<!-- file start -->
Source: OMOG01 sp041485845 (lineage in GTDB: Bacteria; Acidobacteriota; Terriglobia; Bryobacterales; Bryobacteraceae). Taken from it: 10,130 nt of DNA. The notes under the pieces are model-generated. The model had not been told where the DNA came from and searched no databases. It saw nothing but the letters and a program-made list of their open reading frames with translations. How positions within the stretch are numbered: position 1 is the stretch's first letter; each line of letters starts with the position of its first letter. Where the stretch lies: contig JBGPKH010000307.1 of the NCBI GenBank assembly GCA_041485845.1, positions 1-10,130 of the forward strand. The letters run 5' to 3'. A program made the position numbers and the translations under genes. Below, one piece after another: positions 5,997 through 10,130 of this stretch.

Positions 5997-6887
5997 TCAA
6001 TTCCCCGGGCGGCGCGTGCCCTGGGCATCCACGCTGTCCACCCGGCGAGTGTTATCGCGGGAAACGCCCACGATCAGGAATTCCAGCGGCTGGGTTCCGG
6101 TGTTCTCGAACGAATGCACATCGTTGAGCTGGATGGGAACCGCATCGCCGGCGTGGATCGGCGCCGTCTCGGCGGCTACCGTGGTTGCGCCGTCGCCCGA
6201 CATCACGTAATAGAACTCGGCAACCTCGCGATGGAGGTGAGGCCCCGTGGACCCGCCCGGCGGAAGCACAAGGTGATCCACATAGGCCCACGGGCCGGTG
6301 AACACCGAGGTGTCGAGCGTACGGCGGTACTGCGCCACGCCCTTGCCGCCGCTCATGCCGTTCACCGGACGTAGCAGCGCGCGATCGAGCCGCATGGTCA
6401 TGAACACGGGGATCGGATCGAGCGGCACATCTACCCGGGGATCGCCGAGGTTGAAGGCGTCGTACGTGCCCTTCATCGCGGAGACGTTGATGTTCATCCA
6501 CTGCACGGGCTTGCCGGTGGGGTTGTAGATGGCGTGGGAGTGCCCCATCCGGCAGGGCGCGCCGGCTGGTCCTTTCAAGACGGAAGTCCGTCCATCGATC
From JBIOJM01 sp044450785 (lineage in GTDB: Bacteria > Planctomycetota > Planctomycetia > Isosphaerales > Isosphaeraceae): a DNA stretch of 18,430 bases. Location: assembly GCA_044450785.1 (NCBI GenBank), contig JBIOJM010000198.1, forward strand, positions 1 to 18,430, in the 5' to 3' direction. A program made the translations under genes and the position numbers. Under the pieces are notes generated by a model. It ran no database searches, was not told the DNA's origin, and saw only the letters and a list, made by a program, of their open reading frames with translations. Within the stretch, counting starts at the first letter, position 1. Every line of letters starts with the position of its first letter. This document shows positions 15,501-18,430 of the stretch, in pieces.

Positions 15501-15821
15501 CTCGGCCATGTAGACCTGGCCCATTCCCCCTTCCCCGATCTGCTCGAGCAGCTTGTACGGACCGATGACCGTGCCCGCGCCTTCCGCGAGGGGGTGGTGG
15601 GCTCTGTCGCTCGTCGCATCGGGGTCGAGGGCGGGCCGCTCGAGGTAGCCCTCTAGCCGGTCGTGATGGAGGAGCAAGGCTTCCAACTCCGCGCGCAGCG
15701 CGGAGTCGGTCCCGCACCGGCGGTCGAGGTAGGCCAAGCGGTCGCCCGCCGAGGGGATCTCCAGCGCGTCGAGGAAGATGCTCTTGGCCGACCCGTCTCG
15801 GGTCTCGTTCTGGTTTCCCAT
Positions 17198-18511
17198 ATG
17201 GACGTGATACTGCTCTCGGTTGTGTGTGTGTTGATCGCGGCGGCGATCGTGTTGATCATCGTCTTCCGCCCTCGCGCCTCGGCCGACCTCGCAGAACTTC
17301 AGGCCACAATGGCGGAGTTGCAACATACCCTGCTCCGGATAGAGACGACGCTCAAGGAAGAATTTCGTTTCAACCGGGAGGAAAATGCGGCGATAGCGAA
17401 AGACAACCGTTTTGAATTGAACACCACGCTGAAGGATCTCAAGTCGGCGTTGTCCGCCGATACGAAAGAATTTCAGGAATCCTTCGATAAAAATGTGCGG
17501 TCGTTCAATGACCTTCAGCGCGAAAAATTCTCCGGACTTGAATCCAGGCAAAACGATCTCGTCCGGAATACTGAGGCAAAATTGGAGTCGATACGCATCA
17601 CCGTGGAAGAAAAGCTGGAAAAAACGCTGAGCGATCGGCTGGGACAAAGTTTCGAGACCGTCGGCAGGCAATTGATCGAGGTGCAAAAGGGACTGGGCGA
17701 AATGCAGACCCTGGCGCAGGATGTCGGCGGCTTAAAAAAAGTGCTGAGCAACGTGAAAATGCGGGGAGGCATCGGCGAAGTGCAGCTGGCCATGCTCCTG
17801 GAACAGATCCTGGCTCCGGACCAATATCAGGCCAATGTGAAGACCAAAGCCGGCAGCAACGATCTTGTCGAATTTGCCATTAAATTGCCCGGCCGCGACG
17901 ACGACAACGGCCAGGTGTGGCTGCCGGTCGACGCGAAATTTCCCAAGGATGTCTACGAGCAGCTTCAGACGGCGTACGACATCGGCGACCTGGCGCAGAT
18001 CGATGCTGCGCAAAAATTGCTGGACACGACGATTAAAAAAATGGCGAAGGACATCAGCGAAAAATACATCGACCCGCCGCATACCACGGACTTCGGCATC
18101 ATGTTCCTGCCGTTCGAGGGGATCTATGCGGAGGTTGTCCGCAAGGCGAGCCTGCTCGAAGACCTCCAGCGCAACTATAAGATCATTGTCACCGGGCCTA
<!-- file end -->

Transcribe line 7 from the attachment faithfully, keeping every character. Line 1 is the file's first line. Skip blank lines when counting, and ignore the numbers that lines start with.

6301 AACACCGAGGTGTCGAGCGTACGGCGGTACTGCGCCACGCCCTTGCCGCCGCTCATGCCGTTCACCGGACGTAGCAGCGCGCGATCGAGCCGCATGGTCA